14. 4 out of 5

    Bitchin' Reads

    This second half of this book made up for the first half, and man, that cliffhanger has me feeling impatient for the next book. *checks for when it releases* As an audiobook, I was still impressed with the female narrator and enjoyed all of Kalinda's chapters. The male narrator chosen for Deven's chapters had me wanting to thunk my head against my desk. He was boring and didn't convey much emotion--I think "dry" describes him well. He also mispronounced SO. MANY. WORDS. Annunciations established This second half of this book made up for the first half, and man, that cliffhanger has me feeling impatient for the next book. *checks for when it releases* As an audiobook, I was still impressed with the female narrator and enjoyed all of Kalinda's chapters. The male narrator chosen for Deven's chapters had me wanting to thunk my head against my desk. He was boring and didn't convey much emotion--I think "dry" describes him well. He also mispronounced SO. MANY. WORDS. Annunciations established in The Hundredth Queen were butchered by him, and he also said specific words two or three different ways, so I was constantly frustrated with his inconsistencies. If you plan to listen to the audiobook, I suggest that you listen to Kalinda's parts but read Deven's parts--it will save you so much frustration. As for Kalinda and Deven, they frustrated me the entire book, but the kind of frustration due to characters trying to go against what is meant to be. Ahem, their love for example. They both kept trying to subvert their love by focusing on the importance of their empire which is, well, a good thing and I understand it...but I was all about their relationship. This forbidden romance born from their small but meaningful moments together. Normally I dislike this kind of quick blooming romance, but I couldn't help it here. I'm not sure as to why--maybe it was how Emily R. King introduced it, or how the characters constantly resisted their feelings and attempted to focus on a life-path that led to the good for all? Or perhaps it was because they were trying to be very selfless in denying their love, but their love continued to triumph regardless? I don't know, I don't know. I'm actually at a loss here. What I really appreciate about this series is the inclusion of hard topics, abuses and injustices against women, and how Emily R. King made these topics so integral to the societies and characters. She showcases the brutalities for what they are and how women have dealt with it all, and how it fuels Kalinda's drive to change their world. Their inclusion does not show a story that excuses them, but rather blows them wide open and reveals them to be the awful they are. I daresay call this a feminist YA series, and I'm proud to say it. Kalinda is strong, and she wants all her fellow women to be just as strong, to not be weak, and to not submit. Lastly, I wanted to say a little on the magic system and the myths/histories that are used to inform others of why this fantasy world exists as it does. There were some huge plot twists in this second book that had me rethinking everything I thought I knew from the first book. Kalinda learns a lot about her capabilities and the origin of her powers, both good and bad. But what I really liked is how fully developed and explained the myths/histories are--as far as I could tell, Emily R. King didn't leave behind holes that left me questioning, and the myths/legends pushed the story along and kept my interest burning. (Ha, a little pun there. Sorry if you don't understand--read the book and you will!) I would liken the magic system to that of the powers in Avatar: The Last Airbender--you have water, land, fire, and air, but they are called aquifier, burner, trembler, and galer (the overall name for them all is bhuta); major differences between the two, however, is that in this book some nations fear all bhutas and other nations fear only burners, and the ones that are feared are most often tortured and executed...but now that I think about it, that is kind of like Avatar...I may have to rework the differences section. Let me think on it. Anyways, I highly recommend this series! It had a little of everything I look for in a fantasy, and it served up some great characters. I hope you check it out! Happy reading!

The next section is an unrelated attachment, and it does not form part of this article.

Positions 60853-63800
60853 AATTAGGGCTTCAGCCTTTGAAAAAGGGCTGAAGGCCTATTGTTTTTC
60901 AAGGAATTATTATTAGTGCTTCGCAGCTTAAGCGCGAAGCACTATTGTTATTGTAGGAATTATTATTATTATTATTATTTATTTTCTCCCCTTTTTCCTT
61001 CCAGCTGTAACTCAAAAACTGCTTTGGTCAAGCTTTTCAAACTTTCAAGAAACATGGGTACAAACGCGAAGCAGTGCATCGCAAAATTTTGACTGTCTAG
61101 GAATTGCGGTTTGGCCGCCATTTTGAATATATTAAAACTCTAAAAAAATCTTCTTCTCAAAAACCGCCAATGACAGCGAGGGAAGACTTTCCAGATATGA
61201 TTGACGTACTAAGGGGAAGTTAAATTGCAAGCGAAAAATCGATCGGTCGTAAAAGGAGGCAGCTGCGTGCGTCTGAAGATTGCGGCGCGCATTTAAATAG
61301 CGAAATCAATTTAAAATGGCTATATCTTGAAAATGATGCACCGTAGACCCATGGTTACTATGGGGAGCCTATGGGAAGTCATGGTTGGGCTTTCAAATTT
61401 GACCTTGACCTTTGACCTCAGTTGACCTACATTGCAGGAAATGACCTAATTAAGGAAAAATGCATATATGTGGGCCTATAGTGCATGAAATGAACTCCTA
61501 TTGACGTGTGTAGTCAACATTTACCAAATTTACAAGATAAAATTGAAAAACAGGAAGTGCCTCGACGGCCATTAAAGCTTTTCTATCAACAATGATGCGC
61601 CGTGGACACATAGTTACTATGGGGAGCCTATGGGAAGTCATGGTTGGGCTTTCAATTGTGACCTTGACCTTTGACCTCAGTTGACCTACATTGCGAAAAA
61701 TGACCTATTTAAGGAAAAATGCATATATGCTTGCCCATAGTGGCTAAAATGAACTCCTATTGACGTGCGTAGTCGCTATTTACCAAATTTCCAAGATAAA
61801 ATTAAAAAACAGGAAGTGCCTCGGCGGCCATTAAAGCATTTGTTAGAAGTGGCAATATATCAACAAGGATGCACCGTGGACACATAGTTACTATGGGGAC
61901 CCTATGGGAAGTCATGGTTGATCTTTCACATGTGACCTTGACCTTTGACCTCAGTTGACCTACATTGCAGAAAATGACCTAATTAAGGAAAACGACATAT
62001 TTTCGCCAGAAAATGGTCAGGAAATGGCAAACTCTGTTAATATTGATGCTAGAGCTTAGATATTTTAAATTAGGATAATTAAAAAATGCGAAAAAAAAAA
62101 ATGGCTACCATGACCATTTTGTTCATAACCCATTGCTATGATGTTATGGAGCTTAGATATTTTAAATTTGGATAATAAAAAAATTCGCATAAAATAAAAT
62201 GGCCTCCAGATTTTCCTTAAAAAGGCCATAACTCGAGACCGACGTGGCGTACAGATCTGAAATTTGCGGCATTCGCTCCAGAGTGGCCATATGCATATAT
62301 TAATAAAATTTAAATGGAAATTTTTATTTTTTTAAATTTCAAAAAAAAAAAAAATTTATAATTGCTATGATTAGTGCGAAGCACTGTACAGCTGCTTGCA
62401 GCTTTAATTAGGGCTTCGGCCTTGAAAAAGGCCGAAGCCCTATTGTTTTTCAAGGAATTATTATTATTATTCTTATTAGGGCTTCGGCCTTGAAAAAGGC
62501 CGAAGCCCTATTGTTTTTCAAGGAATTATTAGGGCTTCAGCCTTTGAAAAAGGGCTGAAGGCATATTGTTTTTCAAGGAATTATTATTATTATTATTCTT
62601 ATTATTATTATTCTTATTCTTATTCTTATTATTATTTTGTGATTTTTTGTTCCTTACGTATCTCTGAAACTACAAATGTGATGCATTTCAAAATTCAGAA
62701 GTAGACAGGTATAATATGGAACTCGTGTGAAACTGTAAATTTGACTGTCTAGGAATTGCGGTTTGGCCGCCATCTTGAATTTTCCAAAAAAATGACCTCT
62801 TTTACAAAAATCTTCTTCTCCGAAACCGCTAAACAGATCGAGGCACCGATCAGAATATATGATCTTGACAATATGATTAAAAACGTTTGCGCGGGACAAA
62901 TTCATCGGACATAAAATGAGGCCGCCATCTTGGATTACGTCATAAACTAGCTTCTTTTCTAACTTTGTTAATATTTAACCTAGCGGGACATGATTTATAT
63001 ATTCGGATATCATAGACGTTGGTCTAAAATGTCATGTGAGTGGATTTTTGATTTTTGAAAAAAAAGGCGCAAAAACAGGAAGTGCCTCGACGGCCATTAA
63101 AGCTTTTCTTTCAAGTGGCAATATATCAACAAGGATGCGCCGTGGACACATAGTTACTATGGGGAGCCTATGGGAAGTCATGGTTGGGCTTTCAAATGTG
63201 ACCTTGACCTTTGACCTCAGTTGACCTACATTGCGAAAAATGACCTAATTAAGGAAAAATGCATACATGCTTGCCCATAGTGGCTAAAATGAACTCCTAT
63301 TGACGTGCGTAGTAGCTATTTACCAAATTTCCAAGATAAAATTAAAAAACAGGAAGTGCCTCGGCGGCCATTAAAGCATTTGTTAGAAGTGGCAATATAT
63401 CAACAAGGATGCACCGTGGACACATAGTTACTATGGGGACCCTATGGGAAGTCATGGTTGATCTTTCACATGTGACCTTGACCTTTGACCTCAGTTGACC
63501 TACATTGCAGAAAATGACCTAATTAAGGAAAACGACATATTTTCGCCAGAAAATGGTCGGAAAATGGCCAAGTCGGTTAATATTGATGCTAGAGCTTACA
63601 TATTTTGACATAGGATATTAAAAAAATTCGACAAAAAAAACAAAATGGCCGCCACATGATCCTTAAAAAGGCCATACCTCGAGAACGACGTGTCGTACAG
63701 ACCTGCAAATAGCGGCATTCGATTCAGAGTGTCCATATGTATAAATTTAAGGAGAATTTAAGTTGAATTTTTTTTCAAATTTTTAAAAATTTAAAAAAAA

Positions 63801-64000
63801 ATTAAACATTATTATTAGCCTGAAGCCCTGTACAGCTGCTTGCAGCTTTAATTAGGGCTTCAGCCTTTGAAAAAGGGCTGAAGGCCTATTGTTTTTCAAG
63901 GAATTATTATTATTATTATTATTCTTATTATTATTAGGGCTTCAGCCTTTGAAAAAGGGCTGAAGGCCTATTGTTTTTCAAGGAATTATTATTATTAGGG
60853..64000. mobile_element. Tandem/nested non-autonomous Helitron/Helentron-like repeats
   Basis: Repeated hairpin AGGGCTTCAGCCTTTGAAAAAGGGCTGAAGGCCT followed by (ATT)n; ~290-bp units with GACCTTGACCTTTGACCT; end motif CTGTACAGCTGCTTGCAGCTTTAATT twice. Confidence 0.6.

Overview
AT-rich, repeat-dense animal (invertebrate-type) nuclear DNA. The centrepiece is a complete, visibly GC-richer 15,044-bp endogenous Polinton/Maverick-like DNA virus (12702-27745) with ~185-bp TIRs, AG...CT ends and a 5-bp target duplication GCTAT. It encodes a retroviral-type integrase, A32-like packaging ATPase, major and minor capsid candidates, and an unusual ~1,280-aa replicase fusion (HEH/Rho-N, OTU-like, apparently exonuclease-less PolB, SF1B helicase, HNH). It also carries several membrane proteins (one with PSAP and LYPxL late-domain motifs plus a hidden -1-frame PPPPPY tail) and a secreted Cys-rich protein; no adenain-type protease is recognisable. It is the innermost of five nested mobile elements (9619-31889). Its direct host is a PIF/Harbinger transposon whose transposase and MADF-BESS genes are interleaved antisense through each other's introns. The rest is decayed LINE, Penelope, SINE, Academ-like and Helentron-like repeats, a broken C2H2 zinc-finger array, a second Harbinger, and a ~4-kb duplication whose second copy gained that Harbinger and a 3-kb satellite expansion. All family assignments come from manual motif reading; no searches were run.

15. 5 out of 5

    Jina Bazzar

    Enjoyed this one more than the first book. Deven acted childish in this one - and sometimes so did Kalinda. Another case of insta-love with no grounds, this time with prince Ashwin. So far, major players keep falling in love with Kalinda - and it's very annoying and convenient. But I still wanted to know what next, and I admire the book - and author - who leads you on to the end of the book.

  16. 4 out of 5

    Sheila Goicea